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Deficiency or dementia? Exploring B12 deficiency after urostomy

British Journal of Nursing, 2015, Vol.24(11), pp.594-597 [Peer Reviewed Journal]

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  • Title:
    Deficiency or dementia? Exploring B12 deficiency after urostomy
  • Author: Boucher, M. ; Bryan, S. ; Dukes, S.
  • Found In: British Journal of Nursing, 2015, Vol.24(11), pp.594-597 [Peer Reviewed Journal]
  • Subjects: Medical Records ; Prognosis ; Urinary Diversion ; Vascular Dementia ; Vitamin B12 ; Vitamin B12 Deficiency
  • Rights: Copyright 2015 Elsevier B.V., All rights reserved.
  • Description: Vitamin B12 deficiency can be misdiagnosed as a variety of other illnesses, and if left untreated can lead to irreversible damage to the brain and nervous system. This article discusses the case of a 70-year-old female with a urostomy, well known to the stoma care department, who shortly after a routine parastomal hernia repair developed severe confusion, immobility and was unable to communicate. Subsequent investigations ruled out a cerebrovascular accident (CVA) and a diagnosis of rapidly progressing vascular dementia was made. An incidental finding of a low vitamin B12 level was identified and treatment commenced. She was transferred to a community hospital and her family were told to 'prepare for the worst'. It was, in fact, the vitamin B12 deficiency that was causing her symptoms of vascular dementia, and once treatment was established she underwent a 'miraculous' improvement, returning to normal life. This article discusses vitamin B12 deficiency and why patients with a urostomy are at risk of developing it; highlights the key role of the stoma care nurse and his or her knowledge of the patient; explores the importance of testing vitamin B12 levels in this group of patients; and discusses key learning and recommendations for practice. 13 references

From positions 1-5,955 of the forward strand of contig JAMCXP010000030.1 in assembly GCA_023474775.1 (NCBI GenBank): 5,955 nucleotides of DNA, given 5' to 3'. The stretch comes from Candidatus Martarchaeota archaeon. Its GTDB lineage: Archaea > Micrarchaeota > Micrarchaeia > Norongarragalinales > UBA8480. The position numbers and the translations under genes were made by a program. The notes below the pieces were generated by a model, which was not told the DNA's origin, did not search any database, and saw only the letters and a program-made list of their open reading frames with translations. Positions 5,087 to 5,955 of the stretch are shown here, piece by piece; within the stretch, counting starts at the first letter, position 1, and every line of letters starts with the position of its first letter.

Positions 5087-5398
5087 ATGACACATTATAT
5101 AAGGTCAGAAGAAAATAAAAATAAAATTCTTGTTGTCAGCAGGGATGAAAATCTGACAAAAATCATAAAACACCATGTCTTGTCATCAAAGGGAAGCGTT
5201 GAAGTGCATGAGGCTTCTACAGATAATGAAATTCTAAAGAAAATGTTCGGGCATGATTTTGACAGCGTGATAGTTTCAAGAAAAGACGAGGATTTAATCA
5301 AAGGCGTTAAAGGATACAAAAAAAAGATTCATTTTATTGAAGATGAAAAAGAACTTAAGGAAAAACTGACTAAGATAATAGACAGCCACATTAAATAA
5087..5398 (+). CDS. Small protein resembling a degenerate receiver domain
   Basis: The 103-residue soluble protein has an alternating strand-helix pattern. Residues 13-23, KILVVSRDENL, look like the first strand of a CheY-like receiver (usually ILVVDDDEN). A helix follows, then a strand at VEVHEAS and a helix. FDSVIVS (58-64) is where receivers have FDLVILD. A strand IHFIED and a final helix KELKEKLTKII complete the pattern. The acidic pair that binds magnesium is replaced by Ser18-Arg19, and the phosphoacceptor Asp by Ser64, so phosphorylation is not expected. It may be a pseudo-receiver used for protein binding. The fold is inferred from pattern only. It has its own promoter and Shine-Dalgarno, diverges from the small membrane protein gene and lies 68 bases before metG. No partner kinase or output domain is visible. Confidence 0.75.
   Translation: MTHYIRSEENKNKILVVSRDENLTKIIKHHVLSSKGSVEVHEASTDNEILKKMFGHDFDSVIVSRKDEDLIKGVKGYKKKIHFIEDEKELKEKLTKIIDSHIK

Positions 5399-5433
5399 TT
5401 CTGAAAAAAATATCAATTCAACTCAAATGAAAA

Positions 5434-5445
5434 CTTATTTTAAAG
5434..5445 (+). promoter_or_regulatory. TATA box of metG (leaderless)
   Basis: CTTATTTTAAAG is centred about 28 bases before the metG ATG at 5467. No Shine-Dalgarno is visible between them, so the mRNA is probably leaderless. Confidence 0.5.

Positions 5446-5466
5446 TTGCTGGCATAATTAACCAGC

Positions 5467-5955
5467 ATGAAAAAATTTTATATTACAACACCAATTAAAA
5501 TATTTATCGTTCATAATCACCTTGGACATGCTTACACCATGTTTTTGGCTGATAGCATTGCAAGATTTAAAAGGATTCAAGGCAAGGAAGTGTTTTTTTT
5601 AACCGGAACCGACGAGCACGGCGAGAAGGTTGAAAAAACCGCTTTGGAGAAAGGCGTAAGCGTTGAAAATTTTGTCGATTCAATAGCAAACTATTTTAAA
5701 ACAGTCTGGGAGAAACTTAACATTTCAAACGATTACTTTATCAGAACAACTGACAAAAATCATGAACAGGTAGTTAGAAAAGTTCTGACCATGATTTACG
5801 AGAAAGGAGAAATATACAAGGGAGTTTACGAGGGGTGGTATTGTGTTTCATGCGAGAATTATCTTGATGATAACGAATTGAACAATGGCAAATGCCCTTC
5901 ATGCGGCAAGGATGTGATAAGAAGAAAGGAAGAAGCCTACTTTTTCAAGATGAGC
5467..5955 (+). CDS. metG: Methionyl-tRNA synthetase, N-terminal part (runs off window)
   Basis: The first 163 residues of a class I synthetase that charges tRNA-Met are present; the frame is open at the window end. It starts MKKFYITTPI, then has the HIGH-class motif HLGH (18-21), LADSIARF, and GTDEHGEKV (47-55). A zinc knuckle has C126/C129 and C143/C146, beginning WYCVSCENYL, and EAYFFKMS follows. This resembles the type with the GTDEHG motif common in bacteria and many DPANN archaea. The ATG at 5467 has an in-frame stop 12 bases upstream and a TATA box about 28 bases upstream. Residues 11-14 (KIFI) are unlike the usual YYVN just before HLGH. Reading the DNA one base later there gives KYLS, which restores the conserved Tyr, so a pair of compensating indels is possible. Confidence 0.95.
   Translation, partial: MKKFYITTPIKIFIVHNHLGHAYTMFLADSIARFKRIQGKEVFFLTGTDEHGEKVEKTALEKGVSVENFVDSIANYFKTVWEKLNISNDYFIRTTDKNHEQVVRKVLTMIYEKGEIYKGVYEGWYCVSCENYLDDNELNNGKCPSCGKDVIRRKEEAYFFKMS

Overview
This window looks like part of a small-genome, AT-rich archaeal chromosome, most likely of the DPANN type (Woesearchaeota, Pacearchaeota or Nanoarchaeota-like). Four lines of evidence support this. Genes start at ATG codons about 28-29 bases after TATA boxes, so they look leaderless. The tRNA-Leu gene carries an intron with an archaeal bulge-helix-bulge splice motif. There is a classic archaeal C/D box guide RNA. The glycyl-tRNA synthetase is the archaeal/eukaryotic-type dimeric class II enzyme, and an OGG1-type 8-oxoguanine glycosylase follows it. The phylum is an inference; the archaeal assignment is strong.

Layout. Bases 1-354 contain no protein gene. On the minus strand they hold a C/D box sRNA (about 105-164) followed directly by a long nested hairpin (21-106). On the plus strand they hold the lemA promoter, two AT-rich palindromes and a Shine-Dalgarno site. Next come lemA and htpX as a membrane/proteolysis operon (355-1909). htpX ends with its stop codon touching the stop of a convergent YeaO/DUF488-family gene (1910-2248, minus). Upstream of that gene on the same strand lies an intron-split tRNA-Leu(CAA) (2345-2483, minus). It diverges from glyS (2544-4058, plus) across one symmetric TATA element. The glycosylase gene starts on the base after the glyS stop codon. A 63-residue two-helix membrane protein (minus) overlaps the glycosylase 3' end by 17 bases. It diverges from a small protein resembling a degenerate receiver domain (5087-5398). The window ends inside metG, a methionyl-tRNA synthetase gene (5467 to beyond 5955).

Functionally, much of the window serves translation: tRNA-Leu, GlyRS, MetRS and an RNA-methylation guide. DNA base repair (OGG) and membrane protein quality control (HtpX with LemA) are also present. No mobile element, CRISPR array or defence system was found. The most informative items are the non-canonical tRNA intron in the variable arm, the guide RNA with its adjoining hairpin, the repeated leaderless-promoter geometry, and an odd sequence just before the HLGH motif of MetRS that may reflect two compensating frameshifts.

• Identifier: ISSN: 09660461 ; DOI: 10.12968/bjon.2015.24.11.594

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